The other important limb of tantra yoga is the Mantra. We have discussed in some detail the philosophical and psychological theory of Mantra in the category on Vedic Yoga. There is no essential difference between the vedic and tantric theory of the mantra. But there is a minor practical difference on the use of the mantra. For the Vedic sages the mantra is not just a yogic technique but a spontaneous expression of their aspiration or realisations. But in the tantra, mantra is a method and a means to come into contact with the cosmic powers and divinities, devatas.

But how this contact is established? To answer this question we have to recollect a little the Indian idea of creation through the creative Vibration of Sound. In this Indian perception, the entire universe emanates from a primal creative vibration, OM, in the creative consciousness of the absolute Reality. All the forms in this universe, not only the physical forms, but also the forms of mind and spirit including the forms of the Gods, who are the various names and forms of the One Divine Being, are the different expressions, in the various levels of the cosmos, of this primal creative vibration in the supreme consciousness of the divine Being. To put in a nut- shell, the universe is the sound-body of Brahman, the divine Reality. The Mantra in its physical and external form is the gross expression of a subtler form of sound vibrations in the mental level and this subtler sound-vibrations are in turn expressions of the still subtler sound vibrations of some cosmic- spiritual powers of the consciousness – force, chit-sakthi of the spirit. So the Gods are gradiations of the supreme consciousness of Brahman, which illumines the world and the notes of the Greath Rhythm of the Word which creates the worlds. And Mantras are the gross outer form-(in terms of human speech)-of the sound-body of the gods; they are supposed to reproduce within the limitation of the gross human speech, the subtler vibrations which accompany the manifestation of the Devatas in their corresponding higher planes. These mantras when repeated in the right way and in the right spirit, act as invocation to the divinities.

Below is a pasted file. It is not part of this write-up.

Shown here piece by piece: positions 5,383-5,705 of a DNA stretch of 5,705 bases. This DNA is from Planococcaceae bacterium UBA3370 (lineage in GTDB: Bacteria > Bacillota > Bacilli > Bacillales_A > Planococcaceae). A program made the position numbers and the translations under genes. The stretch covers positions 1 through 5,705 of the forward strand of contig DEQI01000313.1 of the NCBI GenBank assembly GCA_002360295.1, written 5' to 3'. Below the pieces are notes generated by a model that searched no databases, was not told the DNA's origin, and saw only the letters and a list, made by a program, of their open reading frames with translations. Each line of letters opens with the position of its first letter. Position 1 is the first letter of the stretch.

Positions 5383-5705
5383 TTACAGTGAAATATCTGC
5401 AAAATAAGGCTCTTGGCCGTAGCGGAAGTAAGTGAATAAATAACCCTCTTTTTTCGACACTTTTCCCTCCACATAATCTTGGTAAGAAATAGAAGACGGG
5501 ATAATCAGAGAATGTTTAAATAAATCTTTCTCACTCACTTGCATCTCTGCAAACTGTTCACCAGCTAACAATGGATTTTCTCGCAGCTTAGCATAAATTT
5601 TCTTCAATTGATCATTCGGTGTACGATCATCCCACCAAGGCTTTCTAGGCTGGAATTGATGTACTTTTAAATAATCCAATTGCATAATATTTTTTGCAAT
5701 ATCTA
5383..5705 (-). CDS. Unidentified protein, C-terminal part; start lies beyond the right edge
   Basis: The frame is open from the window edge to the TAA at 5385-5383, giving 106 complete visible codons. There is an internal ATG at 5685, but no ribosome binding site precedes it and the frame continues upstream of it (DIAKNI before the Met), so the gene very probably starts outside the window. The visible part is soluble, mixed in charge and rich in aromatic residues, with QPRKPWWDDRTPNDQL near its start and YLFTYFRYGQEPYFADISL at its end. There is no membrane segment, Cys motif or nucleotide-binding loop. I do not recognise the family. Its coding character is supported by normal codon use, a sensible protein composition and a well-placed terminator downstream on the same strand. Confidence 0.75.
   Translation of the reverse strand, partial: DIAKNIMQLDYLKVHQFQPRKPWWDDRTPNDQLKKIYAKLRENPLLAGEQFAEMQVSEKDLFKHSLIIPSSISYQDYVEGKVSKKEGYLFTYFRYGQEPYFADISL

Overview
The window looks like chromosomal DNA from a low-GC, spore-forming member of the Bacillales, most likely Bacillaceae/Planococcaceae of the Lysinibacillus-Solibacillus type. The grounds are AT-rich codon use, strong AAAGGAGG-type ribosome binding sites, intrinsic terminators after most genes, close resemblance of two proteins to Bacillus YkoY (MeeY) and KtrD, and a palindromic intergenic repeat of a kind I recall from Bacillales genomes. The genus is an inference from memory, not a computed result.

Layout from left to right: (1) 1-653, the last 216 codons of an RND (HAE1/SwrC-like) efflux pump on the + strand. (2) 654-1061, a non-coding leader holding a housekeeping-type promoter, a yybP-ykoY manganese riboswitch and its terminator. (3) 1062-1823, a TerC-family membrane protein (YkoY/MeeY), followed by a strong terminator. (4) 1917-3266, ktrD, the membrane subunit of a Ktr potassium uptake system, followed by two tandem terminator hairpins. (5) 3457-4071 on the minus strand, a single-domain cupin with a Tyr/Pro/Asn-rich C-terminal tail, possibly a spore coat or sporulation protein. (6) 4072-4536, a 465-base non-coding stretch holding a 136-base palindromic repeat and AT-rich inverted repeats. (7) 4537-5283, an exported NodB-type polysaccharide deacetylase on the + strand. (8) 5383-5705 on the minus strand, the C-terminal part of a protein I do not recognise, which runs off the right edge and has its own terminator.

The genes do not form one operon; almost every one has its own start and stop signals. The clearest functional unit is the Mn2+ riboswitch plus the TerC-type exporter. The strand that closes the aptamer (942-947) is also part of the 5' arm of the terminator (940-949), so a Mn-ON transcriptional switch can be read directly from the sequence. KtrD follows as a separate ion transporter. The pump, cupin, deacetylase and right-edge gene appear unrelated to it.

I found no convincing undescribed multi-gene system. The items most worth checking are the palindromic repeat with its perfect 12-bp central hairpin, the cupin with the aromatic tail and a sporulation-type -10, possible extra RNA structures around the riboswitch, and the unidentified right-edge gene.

This is the tantric conception of the mantra which has a certain scientific validity, tested and verified by ancient as well modern scientists. The ancient Indian texts on the science of Music conceived each note of music, raga, as some sort of a living entity or a goddess with a particular form. It is said in these ancient music texts that when a particular raga is sung, the forms of the corresponding ragini appears in the subtle plane. This is probably a discovery made by people with a clairvoyant inner vision which can see supraphysical forms. But it is interesting to note that these discoveries made by ancient Indian musicians are confirmed by some modern scientific experiments. Swami Sivananda, a great yogi of modern India, in his book “Japa yoga” describes some of these experiments carried by one Mrs.Watts Hues. We will not enter into the details of the experiment. But these experiments demonstrate in the physical level that each sound-note creates specific forms. In the same book, the author also gives some more examples: “while in France madame Finlang’s singing of a hymn or Virgin mary “O Eve Marium” brought out the form of Mary with child Jesus on her lap and again singing of a hymn to Bhairava by a Bengali student studying in France gave rise to the formation of the figure of Bhairava with his vehicle, a dog.”